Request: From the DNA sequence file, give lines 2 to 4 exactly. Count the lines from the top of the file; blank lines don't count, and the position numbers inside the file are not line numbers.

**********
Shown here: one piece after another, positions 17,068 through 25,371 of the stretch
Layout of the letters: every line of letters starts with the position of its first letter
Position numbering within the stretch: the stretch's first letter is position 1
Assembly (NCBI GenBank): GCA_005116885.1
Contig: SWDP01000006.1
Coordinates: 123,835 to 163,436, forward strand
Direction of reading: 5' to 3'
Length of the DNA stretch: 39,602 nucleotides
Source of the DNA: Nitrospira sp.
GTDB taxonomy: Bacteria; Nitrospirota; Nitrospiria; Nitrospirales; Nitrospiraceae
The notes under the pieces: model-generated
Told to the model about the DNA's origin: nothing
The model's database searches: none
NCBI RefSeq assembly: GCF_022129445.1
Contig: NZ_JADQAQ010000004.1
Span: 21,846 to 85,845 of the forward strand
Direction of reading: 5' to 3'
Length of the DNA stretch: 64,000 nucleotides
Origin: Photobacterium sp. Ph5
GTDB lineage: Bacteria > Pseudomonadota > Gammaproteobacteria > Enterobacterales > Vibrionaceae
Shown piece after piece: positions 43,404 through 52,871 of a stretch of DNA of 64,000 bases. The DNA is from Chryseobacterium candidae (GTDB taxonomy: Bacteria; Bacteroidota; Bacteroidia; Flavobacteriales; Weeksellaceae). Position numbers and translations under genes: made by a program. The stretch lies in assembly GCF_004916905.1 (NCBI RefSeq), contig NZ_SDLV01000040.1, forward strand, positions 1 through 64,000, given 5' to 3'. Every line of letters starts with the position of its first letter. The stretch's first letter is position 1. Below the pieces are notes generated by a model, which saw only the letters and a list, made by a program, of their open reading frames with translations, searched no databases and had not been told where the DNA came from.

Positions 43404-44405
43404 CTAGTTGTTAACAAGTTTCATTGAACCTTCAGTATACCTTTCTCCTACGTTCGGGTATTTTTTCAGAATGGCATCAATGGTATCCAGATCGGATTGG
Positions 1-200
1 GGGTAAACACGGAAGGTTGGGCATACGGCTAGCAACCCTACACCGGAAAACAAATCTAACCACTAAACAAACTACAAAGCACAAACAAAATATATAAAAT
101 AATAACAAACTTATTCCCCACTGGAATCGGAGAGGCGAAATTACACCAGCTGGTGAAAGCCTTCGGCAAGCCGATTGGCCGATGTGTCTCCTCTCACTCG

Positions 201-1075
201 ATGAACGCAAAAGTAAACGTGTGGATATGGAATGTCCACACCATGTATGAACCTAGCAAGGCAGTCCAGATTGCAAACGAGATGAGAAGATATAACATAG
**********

Layout of the letters: every line of letters starts with the position of its first letter
Position numbering within the stretch: the stretch's first letter is position 1
Assembly (NCBI GenBank): GCA_005116885.1